Thailand is emerging as an attractive destination for renewable energy investment, highlighted by growing investor interest in the market. The government has introduced a number of policies to support growth in the industry and encourage investment, including feed-in tariffs, tax incentives and energy production payments, BMI Research notes.
Growing investor interest in the market – particularly from Chinese solar energy developers and manufacturers, makes Thailand a promising country for solar energy. Thailand’s ambitious renewable targets, the supportive policy environment and Chinese solar companies’ aims to capitalise on emerging renewables markets in the wider Asian region support this view, Hayden says.
“We have previously stated in our analysis that Thailand is emerging as an attractive destination for renewable energy investment, as the government looks to reduce the country’s reliance on gas-fired power generation and incorporate other sources into the power mix, including renewable energy. According to the new power development plan (PDP) 2015-36, the country will look to reduce its dependence on gas-power generation from the current level of 70% to 40% by 2036, with an estimated 20% coming from renewable sources,” she says.
Hayden says the increasing attractiveness of the Thai renewables market is reflected in the growing investor interest in the market – particularly from Chinese solar energy developers and manufacturers. Project announcements over the last three months attest to this view, with Hong Kong-based Symbior Solar announcing in August 2015 that it will develop three new solar projects in Thailand (in conjunction with German company,Conergy), adding to SymbiorSolar’s capacity portfolio of six solar facilities with a combined capacity of 30MW across Thailand. Furthermore, in June 2015, Chinese panel manufacturer,Suntech Power, signed a deal with Thai company,Gunkul Engineering, to supply components for 63MW of solar capacity in the country. According to the company, Suntech has already supplied about 260MW of panel capacity to Thai solar projects.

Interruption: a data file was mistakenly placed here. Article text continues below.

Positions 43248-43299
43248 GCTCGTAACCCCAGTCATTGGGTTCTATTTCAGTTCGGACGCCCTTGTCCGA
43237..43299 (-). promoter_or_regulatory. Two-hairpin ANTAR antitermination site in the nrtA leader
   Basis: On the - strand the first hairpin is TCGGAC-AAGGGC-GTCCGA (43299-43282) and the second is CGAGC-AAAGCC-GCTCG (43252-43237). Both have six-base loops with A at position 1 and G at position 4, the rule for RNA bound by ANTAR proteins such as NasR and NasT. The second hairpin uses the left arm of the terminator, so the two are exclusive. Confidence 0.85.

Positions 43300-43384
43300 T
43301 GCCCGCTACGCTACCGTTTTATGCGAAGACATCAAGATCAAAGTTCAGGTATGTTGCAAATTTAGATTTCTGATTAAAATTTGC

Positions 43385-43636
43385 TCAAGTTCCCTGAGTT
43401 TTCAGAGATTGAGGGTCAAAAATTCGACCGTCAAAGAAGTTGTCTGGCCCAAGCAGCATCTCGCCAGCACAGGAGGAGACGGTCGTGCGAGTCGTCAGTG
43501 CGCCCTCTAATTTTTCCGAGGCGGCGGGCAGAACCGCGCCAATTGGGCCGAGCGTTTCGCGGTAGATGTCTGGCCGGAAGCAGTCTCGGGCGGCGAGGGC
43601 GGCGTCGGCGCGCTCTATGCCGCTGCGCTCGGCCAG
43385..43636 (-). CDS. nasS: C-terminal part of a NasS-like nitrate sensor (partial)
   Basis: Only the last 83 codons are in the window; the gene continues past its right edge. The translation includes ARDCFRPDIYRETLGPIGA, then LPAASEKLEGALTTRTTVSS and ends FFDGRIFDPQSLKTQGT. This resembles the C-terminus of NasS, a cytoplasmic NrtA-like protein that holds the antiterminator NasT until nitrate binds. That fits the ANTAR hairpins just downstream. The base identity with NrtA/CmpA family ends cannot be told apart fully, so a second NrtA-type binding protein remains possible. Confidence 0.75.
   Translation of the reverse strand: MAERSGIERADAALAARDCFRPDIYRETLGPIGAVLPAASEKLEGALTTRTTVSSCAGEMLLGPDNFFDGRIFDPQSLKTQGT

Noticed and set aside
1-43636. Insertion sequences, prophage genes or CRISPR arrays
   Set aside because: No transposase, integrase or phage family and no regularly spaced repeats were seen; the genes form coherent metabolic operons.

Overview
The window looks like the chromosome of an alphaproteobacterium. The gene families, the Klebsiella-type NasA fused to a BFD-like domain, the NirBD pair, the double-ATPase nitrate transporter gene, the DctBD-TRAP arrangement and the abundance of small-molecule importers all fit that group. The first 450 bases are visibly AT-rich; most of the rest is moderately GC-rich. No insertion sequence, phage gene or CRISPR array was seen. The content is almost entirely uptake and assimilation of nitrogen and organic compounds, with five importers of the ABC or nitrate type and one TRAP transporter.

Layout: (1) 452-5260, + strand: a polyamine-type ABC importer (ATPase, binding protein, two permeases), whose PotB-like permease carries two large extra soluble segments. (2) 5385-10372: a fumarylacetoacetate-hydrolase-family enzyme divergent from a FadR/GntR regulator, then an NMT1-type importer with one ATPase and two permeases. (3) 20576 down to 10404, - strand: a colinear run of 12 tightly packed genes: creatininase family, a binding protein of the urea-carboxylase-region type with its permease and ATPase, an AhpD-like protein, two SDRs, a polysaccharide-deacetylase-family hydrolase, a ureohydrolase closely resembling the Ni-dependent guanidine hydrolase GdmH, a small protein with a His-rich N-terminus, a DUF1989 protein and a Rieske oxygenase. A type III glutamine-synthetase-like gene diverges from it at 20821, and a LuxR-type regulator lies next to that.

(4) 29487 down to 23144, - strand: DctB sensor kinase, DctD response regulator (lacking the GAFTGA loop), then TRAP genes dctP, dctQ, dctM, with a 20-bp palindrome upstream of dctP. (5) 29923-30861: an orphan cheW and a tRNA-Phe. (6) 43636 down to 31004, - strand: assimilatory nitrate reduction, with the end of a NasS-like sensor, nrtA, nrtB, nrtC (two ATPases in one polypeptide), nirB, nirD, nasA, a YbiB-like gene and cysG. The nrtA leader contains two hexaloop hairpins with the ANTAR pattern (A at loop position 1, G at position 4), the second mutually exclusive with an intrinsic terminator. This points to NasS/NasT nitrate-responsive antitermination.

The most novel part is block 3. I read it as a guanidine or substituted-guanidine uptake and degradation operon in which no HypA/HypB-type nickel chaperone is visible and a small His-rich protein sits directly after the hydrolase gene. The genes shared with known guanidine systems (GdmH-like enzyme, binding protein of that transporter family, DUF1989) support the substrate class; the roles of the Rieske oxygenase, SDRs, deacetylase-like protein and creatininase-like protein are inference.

“Our renewables projects database also highlights China’s growing presence in the Thai renewables industry. Out of the total number of projects in the pipeline (in various stages of development), 14% involve Chinese manufacturers or developers, the second highest percentage after domestic Thai companies,” she says.
Besides the supportive policy and regulatory environment and the government’s strong commitment to power-mix diversification, Hayden says Chinesecompanies are targeting the Thai solar sector in order to offset the restrictions that have resulted from the ongoing trade disputes between China and the United States and the European Union.
Both the European Commission and US International Trade Commission have implemented anti-dumping duties and tariffs on Chinese solar products to help support their domestic solar manufacturing industries, limiting the demand for Chinese panels in these markets.
Therefore, Chinese solar companies are increasingly focussed on capitalising on emerging renewables markets in the wider Asian region, of which Thailand is an attractive choice, she says.